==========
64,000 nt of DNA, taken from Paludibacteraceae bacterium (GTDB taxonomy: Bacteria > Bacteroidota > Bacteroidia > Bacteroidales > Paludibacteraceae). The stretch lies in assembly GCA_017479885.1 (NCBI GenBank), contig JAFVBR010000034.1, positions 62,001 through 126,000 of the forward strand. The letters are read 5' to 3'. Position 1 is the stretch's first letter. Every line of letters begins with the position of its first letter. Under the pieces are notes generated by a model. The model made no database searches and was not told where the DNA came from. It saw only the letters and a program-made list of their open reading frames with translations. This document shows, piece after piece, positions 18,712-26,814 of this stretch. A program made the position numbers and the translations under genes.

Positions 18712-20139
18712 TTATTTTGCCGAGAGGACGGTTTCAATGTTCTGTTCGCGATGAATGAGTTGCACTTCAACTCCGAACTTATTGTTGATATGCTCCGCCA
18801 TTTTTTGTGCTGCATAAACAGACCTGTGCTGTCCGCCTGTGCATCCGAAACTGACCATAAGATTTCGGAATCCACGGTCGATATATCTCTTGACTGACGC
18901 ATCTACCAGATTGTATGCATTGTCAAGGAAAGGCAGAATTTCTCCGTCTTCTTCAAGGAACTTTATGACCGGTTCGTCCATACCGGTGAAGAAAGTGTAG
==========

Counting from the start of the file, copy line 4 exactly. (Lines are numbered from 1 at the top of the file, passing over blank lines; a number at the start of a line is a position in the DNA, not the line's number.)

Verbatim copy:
18801 TTTTTTGTGCTGCATAAACAGACCTGTGCTGTCCGCCTGTGCATCCGAAACTGACCATAAGATTTCGGAATCCACGGTCGATATATCTCTTGACTGACGC